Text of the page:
Samsung has delayed the launch of its Samsung Z smartphone running the Tizen OS, which was scheduled for Q3 release in Russia.
The move, just short of two months after the Samsung Z’s launch at the Tizen Developers Conference, sparked a death watch for the device.
However, Samsung reportedly said it needed to further enhance the Tizen ecosystem.
Samsung has had several setbacks with the Tizen smartphone. NTT DoCoMo, Japan’s largest carrier, and another key backer, French carrier Orange, canceled plans to carry a Tizen smartphone earlier this year.
Hell, No, We Won’t Go!
“What we’re facing now is an extremely competitive market with a number of platforms that have decently developed ecosystems, and bringing in a new ecosystem, whether from someone brand new or established, is going to be extremely difficult,” said Tuong Huy Nguyen, a principal research analyst at Gartner.
“Consumers already have an ecosystem they’re comfortable with,” he told LinuxInsider. “You’re asking them to make a leap to something that they’re not familiar with, and that’s not as well established in terms of applications and hardware as some of the other players out there.”
What’s a Tizen?
Tizen is an OS based on the Linux kernel and the GNU C Library. It is geared toward embedded devices, including smartphones, tablets, in-vehicle infotainment devices, smart TVs, laptops and smart cameras.
It aims to offer a consistent user experience across devices — something Microsoft is gunning for under CEO Satya Nadella, who wants to create one version of Windows for PCs, laptops and mobile devices.
Tizen was developed by Samsung, then handed over to the Linux Foundation. It is now governed by a Technical Steering Group whose members include Samsung and Intel.
Samsung already offers smart TVs, a smartwatch, and smart cameras running Tizen.
In fact, Tizen is Samsung’s second stab at extending its own smart devices OS; Bada, which has been incorporated into Tizen, was the first.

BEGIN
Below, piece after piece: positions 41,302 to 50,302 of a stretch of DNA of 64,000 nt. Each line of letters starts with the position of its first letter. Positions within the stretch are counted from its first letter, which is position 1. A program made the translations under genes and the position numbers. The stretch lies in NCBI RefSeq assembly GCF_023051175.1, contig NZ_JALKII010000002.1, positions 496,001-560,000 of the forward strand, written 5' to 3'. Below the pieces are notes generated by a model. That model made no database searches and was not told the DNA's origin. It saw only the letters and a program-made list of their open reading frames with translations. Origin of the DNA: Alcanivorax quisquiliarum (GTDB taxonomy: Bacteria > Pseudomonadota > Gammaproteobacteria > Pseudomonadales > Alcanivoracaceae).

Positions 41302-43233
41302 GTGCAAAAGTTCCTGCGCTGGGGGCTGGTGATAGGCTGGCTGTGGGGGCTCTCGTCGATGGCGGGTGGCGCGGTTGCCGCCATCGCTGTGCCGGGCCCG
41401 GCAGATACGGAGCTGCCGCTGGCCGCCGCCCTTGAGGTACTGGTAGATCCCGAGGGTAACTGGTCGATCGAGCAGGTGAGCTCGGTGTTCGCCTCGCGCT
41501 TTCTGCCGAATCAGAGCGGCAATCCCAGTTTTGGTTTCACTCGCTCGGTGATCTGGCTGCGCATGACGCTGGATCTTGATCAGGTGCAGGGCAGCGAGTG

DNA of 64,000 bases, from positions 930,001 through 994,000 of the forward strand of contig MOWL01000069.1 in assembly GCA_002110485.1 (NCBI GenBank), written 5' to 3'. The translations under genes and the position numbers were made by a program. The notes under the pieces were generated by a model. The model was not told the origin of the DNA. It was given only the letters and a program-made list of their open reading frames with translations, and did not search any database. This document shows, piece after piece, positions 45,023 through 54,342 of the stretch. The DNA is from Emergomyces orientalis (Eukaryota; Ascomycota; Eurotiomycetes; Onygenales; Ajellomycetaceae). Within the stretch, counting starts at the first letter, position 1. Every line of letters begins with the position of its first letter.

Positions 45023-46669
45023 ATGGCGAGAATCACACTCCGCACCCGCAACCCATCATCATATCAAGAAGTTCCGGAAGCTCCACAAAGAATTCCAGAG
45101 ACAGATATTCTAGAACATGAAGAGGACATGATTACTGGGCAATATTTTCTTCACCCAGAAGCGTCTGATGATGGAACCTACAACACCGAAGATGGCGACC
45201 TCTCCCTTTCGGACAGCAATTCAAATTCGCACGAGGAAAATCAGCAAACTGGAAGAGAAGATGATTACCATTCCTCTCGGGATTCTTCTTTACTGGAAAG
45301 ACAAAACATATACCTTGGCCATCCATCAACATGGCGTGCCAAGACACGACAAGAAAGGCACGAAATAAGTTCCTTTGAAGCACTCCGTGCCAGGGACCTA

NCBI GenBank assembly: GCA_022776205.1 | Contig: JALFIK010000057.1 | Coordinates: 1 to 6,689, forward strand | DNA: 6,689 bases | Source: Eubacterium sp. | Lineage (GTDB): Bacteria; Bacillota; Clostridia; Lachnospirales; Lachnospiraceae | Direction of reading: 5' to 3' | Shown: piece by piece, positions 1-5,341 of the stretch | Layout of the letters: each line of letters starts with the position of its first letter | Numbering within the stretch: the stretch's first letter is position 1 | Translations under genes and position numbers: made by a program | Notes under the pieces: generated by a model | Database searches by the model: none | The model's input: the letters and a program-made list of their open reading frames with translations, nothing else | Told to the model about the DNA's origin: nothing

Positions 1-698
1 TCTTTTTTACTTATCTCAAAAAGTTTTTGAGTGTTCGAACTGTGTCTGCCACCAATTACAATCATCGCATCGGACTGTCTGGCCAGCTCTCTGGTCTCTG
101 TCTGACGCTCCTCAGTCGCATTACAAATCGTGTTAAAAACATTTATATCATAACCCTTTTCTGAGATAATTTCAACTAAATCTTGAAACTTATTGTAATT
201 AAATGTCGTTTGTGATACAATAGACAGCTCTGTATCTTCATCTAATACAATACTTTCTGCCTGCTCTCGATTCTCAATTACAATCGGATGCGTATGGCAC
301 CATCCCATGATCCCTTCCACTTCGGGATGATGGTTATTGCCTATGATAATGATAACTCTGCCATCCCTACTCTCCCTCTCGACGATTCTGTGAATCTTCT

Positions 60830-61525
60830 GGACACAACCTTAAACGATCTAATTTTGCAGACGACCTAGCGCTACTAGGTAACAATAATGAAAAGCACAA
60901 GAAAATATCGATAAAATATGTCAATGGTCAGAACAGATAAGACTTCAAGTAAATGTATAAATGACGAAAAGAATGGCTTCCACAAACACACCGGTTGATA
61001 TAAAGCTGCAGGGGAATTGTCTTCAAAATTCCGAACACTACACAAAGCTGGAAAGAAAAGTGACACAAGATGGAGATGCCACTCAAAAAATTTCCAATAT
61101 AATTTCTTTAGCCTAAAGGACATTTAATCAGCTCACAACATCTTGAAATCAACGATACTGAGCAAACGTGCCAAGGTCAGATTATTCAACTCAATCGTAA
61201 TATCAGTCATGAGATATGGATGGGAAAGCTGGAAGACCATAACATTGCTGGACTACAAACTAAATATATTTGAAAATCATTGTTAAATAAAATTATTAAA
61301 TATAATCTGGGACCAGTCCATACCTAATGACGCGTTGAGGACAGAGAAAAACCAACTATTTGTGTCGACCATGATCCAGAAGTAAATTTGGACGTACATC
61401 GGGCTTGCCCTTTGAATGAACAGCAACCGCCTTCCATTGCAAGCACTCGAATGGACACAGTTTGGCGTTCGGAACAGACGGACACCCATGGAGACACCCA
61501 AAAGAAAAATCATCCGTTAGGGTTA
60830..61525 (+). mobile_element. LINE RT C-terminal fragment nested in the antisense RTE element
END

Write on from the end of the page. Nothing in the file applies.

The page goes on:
Planet of the Apps
Tizen lacks apps, which are the lifeblood of any mobile ecosystem.
“Every time [Samsung tries] to bring the Tizen smartphone out it doesn’t get great reviews, primarily because there are no apps for it,” Rob Enderle, principal analyst at the Enderle Group, told LinuxInsider. “Samsung’s never been good with developers.”
Tizen “is reasonably robust, but it’s so young — and it doesn’t have an installed base,” Enderle pointed out.
More Than It Can Chew?
Samsung was largely responsible for Android’s strong showing in the market — it sold 65 percent of all Android devices, Localytics reported earlier this year — but it essentially put all its eggs in one basket. Meanwhile, Google strongly supported competitors such as HTC.
So, Samsung began extending Tizen’s reach, not only into smartphones but also into embedded processors, through Intel. Had it succeeded, Tizen would have posed a serious threat to Google, which is pushing Android into the connected car market.
“Samsung has been trying to give themselves and their customers — operators and channel partners — an option beyond iOS and Android, but I see this as a much tougher proposition than anyone realizes,” Nguyen said.
“It’s even more difficult for Samsung,” he added, “because their competency seems to lie in hardware and not so much on the software side.”